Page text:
1st Amphibious Ship Built for F-35 to Conduct Tests with Jet

Production milestones, roll-outs, test flights, service introduction and other milestones.
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spazsinbad

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Unread post26 Jul 2016, 17:08

Back to melting decks during take off on the hangar deck now - for gorsake get a grip.
First Amphibious Ship Built for F-35 to Conduct Tests with Jet
12 Jul 2016 Hope Hodge Seck

"FARNBOROUGH, England –The U.S. Marine Corps is months away from conducting crucial at-sea tests with the F-35 Joint Strike Fighter that will zero in on the aircraft’s ability to operate from a ship and the logistics of maintenance underway.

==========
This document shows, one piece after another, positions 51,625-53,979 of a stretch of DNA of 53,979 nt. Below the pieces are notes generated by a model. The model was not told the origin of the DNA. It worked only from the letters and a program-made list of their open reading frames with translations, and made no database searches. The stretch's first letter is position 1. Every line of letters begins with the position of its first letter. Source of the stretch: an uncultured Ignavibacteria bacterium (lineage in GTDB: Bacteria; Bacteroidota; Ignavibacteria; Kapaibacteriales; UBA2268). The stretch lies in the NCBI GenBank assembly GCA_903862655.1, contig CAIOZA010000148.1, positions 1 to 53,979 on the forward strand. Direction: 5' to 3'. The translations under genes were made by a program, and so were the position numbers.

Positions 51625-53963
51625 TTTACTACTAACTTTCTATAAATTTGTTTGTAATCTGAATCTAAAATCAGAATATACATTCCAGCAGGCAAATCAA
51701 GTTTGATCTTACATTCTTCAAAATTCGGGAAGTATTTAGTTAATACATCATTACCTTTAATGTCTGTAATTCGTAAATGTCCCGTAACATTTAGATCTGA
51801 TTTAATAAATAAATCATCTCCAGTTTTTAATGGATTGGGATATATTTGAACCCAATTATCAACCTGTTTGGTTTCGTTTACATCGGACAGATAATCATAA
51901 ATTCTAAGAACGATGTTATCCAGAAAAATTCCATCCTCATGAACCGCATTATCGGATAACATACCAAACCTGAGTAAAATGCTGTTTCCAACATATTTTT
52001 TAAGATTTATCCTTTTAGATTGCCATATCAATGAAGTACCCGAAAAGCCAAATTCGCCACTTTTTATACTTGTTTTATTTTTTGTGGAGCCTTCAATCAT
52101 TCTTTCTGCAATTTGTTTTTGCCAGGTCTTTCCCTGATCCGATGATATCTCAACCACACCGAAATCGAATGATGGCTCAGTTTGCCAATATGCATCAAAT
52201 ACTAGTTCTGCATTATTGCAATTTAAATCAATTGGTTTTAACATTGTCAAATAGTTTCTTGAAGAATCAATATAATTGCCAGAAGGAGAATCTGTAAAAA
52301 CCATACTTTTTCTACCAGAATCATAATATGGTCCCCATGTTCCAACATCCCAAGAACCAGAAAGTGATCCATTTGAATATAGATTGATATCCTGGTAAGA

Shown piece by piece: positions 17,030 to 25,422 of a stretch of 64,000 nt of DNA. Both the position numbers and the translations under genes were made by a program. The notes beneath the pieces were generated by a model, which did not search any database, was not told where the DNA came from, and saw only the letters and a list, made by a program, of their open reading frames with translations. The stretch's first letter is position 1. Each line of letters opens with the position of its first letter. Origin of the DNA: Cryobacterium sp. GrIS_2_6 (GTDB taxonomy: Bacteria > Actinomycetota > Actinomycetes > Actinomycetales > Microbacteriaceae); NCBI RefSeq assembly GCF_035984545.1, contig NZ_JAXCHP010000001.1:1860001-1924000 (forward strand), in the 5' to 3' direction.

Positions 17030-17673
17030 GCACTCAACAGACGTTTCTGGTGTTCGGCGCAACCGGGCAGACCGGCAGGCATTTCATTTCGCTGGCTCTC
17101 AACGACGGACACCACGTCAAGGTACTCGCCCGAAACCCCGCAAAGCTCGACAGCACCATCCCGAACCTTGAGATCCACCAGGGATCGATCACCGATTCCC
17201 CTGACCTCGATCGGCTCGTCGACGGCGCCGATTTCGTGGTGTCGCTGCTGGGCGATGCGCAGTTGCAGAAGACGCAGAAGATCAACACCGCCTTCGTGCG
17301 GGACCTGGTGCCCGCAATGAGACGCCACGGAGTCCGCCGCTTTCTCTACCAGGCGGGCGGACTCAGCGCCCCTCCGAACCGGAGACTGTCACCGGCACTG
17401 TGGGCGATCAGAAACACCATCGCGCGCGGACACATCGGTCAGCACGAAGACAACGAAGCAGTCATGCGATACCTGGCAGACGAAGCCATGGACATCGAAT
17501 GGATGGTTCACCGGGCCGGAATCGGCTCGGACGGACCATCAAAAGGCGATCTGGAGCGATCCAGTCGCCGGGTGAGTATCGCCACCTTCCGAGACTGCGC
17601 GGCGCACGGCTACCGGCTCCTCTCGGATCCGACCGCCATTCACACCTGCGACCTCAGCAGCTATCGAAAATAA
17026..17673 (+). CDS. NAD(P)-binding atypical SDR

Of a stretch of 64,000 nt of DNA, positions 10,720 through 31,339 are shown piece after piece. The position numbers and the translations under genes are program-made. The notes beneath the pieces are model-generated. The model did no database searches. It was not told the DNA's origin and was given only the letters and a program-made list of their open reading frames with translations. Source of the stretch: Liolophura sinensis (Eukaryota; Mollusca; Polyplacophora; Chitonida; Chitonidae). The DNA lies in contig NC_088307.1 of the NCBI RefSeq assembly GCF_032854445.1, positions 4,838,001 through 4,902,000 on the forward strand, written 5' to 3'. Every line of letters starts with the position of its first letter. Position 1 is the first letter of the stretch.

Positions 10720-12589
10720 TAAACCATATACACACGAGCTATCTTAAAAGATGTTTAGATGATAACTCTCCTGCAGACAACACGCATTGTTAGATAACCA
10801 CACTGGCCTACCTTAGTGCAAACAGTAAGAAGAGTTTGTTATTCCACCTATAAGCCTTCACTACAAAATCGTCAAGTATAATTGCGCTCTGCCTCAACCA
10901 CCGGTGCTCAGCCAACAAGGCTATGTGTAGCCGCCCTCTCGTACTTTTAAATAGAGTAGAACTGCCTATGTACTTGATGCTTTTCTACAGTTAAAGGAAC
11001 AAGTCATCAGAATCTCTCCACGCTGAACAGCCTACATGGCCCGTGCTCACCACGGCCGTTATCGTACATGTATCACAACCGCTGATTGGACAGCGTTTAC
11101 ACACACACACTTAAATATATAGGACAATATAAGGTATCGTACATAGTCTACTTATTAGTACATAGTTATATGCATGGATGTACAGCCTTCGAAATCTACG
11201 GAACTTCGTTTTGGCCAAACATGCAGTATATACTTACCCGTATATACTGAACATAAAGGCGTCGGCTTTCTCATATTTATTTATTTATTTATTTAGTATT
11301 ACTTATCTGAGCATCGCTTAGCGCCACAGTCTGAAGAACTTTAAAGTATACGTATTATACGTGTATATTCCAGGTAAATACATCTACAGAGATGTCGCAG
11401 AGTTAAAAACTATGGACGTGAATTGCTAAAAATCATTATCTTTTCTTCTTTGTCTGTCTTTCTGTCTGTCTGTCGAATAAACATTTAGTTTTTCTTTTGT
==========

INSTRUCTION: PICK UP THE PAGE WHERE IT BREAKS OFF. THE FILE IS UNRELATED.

Speaking at the Farnborough International Airshow on Monday, the commanding officer of Marine Operational Test and Evaluation Squadron One (VMX-1), Col. George Rowell, said the unit was gearing up for Developmental Test 3 for the F-35B short take-off and vertical lift variant of the aircraft.

The three-and-a-half week exercise will begin in October and take place aboard the amphibious assault ship USS America (LHA-6), the first in a new class of ships built by Huntington Ingalls Industries Inc. and with key design elements to accommodate the fifth-generation fighter made by Lockheed Martin Corp....

...In March, the America wrapped up a ten-month period of maintenance that included deck-strengthening measures needed to accommodate regular F-35 take-offs, which can scorch and melt a conventional hangar deck over time. [take offs/hangar deck? WTF]

Rowell told Military.com the test would evaluate F-35 operations in high-sea state, landings aboard the amphib, and night operations. Perhaps even more significantly, it would simulate extensive maintenance aboard ship.